A maintenance agreement with your roofer is not required to maintain a warranty. However, any damage caused by ignorance (or Acts of God), won’t be covered.
Manufacturers know what they are doing with warranties. They know that if their foam and coatings are installed correctly, and at the correct thickness, they will, at the absolute minimum, last the warranty length.
A properly installed spray foam roof with annual or semi-annual maintenance will most likely last beyond its initial warranty length.
What happens once the warranty expires?
When the warranty ends, the roof can be recoated, putting the roof under a brand-new warranty.
For example, say you got a spray foam roof with a 15-year warranty. The thickness of the coating that protects a spray foam roof always determines the warranty length.
A typical silicone-coated roof with a 15-year warranty would get a coating thickness of 25 mils.
After 15 years, that thickness will diminish due to the natural weathering it is subjected to.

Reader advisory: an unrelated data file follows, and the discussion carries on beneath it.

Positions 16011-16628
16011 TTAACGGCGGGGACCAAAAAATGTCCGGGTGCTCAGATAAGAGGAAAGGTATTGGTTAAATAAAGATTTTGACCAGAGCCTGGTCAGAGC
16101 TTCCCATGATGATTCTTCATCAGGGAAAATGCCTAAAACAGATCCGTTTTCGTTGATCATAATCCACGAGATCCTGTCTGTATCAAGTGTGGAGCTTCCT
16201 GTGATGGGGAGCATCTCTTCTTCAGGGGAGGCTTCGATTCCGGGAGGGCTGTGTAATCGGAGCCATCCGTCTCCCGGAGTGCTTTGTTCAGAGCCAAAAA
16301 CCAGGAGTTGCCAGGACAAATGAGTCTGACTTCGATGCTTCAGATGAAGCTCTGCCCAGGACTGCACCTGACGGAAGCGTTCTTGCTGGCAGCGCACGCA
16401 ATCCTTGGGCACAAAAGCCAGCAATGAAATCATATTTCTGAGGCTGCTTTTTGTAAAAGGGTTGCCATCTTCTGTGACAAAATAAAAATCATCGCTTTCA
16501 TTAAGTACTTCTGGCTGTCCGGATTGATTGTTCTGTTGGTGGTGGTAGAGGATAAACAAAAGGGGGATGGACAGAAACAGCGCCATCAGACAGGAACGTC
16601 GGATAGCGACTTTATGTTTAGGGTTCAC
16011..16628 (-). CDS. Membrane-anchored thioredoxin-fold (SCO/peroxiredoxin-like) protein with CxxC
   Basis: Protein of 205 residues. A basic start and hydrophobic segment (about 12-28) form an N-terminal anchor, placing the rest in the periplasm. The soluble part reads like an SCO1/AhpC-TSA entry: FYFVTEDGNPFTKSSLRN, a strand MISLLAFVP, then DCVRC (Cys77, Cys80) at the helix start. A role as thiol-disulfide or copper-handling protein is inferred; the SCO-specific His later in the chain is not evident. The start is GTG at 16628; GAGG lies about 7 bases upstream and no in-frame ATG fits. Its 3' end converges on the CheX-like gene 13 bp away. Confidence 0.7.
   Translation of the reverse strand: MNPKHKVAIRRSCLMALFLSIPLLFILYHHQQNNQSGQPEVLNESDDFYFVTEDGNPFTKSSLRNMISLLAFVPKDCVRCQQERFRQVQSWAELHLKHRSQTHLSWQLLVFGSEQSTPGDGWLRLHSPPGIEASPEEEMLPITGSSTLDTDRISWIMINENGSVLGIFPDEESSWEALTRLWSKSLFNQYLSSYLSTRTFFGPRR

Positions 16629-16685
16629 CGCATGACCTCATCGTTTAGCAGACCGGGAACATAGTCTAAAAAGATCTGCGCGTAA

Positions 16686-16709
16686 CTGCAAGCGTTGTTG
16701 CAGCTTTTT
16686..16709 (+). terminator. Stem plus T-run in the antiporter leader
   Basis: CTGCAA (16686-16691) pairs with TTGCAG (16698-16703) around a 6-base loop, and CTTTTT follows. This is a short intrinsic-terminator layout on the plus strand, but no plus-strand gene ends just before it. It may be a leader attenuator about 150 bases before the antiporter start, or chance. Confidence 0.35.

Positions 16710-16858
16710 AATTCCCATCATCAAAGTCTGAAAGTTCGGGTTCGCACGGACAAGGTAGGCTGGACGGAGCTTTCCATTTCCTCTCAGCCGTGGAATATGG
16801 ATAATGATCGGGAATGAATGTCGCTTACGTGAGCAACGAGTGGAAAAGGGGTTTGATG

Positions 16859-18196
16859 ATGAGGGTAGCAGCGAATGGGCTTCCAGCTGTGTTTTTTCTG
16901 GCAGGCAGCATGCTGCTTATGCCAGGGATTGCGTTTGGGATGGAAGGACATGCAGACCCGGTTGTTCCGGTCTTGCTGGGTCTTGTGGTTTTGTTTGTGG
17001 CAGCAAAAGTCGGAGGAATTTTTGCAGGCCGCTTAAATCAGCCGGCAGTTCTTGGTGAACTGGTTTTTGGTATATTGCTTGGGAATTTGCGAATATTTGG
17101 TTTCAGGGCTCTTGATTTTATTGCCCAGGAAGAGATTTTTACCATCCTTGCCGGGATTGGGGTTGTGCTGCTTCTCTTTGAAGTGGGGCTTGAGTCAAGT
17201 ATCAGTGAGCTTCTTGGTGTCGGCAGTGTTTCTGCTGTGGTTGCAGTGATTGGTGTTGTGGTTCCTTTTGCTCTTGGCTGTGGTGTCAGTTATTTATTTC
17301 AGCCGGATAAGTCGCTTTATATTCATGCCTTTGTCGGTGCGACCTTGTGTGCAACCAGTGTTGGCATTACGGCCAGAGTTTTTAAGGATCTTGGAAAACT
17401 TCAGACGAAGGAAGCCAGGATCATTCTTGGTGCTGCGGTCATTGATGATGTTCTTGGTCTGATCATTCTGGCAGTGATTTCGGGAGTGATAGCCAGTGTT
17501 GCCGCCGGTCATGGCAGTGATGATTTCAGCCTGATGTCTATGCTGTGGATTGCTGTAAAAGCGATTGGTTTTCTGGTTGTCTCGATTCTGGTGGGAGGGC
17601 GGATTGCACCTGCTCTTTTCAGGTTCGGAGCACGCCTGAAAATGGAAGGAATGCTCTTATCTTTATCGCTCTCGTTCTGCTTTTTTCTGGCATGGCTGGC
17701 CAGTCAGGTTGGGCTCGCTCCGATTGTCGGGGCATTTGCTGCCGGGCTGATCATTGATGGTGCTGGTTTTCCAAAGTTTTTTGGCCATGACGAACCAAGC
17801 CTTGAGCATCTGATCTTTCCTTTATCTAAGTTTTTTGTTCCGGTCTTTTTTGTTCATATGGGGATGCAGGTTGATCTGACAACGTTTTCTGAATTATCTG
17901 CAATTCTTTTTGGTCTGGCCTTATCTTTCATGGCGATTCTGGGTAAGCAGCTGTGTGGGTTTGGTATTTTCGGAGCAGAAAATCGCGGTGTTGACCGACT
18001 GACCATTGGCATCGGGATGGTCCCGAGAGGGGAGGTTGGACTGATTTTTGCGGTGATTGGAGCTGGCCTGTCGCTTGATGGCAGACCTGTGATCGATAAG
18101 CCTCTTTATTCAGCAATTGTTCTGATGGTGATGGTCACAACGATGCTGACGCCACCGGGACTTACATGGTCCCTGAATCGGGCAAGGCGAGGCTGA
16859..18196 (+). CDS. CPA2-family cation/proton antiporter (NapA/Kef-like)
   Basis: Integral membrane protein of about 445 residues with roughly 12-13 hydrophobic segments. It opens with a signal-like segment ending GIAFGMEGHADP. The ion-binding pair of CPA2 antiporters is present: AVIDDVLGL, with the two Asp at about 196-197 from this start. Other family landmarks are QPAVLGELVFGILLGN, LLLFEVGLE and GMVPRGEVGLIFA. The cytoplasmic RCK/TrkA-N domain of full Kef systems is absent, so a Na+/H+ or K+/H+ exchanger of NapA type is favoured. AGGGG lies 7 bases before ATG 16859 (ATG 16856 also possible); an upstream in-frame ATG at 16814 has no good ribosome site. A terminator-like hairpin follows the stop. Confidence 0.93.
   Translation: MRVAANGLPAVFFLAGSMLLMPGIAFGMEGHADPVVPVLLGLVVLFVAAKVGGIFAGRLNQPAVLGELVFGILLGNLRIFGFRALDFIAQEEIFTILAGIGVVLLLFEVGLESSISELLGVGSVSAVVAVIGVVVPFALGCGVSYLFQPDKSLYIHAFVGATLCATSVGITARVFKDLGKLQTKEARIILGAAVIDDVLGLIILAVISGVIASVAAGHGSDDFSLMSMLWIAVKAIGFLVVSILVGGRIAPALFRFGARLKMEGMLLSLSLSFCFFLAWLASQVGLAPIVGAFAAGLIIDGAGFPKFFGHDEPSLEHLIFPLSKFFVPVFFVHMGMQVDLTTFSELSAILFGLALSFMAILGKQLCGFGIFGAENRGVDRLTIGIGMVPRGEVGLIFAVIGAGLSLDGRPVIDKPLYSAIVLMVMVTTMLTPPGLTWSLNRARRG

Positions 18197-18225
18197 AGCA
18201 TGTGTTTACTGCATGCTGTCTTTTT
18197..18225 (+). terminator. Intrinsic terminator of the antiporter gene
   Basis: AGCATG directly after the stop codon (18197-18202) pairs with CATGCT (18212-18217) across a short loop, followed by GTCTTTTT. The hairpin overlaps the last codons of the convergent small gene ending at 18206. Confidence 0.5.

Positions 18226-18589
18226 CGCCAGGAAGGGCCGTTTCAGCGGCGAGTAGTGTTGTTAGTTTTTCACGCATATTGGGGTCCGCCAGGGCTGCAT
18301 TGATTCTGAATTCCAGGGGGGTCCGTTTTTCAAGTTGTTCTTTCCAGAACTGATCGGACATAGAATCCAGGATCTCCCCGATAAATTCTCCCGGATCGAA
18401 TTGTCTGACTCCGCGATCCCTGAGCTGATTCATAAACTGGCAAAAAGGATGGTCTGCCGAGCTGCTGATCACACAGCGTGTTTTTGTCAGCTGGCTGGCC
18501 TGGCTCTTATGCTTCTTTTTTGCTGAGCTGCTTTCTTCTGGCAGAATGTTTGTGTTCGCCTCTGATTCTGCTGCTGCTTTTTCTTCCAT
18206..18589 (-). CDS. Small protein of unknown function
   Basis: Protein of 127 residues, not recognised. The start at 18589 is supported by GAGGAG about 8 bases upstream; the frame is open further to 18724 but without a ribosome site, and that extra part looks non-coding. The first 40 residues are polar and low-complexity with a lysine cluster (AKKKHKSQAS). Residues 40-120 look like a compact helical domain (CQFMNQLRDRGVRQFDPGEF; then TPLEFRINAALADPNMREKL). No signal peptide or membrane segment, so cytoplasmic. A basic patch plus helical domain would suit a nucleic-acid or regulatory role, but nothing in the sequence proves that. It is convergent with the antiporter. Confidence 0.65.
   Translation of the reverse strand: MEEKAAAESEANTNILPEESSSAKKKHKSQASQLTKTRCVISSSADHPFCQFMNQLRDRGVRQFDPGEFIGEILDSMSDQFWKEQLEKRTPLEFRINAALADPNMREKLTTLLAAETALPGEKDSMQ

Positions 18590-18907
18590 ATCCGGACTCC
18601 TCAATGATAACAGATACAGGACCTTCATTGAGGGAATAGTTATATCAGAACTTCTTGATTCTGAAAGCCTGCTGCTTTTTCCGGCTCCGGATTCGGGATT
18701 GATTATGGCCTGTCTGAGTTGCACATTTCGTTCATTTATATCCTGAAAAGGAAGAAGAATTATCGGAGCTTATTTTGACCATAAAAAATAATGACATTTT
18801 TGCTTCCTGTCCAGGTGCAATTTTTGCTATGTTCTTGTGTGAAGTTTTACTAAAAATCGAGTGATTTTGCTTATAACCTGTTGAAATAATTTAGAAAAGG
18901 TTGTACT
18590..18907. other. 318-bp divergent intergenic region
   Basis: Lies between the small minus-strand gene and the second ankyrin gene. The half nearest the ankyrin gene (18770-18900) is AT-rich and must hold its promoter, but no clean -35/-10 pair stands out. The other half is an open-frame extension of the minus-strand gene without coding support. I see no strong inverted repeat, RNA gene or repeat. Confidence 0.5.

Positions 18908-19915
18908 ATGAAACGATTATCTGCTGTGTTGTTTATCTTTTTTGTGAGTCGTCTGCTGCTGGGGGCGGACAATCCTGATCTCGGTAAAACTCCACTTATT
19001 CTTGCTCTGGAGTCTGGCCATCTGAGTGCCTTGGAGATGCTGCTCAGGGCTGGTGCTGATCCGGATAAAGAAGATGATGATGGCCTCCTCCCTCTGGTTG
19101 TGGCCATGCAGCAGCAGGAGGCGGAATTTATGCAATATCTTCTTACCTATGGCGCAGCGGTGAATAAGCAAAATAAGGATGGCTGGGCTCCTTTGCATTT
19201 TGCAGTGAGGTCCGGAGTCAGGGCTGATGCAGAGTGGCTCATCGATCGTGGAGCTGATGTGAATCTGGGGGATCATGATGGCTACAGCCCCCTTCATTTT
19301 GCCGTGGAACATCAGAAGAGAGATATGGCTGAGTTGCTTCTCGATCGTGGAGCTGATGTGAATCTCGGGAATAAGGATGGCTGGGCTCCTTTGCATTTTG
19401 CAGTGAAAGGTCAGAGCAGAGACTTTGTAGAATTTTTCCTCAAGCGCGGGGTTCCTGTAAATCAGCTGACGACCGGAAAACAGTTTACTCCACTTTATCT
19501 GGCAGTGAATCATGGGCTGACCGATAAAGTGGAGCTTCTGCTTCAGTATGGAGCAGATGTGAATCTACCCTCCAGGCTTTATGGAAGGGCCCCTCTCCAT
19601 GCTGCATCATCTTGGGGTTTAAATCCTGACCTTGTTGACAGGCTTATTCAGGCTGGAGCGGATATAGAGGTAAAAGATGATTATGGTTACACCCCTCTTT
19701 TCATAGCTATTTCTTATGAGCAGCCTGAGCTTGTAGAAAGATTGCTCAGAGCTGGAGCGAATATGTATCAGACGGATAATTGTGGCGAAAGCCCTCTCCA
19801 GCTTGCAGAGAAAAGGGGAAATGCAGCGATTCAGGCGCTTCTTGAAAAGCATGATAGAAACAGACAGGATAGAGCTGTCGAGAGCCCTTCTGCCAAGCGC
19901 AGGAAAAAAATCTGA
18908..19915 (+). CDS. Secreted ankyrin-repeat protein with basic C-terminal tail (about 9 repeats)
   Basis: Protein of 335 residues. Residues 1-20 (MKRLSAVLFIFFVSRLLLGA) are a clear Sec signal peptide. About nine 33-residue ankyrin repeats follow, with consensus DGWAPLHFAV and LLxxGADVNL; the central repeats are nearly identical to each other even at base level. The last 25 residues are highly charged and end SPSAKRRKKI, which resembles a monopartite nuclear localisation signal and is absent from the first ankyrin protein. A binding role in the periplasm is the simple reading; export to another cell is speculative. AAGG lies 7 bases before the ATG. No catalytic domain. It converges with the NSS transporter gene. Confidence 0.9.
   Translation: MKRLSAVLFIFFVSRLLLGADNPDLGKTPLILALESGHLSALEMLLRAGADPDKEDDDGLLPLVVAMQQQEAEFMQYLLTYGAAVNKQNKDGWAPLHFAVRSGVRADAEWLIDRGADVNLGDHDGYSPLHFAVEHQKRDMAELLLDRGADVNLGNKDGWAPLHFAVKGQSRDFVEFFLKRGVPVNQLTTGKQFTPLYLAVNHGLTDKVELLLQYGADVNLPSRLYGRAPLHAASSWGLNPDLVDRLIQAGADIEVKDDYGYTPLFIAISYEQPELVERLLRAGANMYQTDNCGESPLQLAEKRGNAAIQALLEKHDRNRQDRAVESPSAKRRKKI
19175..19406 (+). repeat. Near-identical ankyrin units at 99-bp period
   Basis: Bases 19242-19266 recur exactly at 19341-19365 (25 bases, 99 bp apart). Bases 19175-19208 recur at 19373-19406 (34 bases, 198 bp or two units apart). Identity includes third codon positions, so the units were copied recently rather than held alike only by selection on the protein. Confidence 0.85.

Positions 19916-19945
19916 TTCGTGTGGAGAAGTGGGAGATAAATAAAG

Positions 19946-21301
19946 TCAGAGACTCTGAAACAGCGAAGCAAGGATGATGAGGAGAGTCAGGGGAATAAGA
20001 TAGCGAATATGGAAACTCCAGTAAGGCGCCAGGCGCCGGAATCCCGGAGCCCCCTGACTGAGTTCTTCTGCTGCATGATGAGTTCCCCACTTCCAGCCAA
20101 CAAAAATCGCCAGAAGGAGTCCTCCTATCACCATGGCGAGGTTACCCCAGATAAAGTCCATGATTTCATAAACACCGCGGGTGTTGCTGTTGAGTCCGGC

In year 15, a contractor will clean the roof, make any necessary repairs, and install a new 25-mil thickness of coating. The building owner would then get a new 15-year warranty.
This process can be repeated over and over again.
The price of coating is volatile, but for a ballpark number, it could cost 30% – 50% of the original installation.
The warranty is transferrable if the building owner happens to sell the building.
How does the maintenance on a spray foam roof compare to other roofing systems?
Maintenance on a spray foam roof is much easier than other roofing systems. It’s because a foam roof doesn’t use fasteners or seams, and is one continuous, monolithic layer.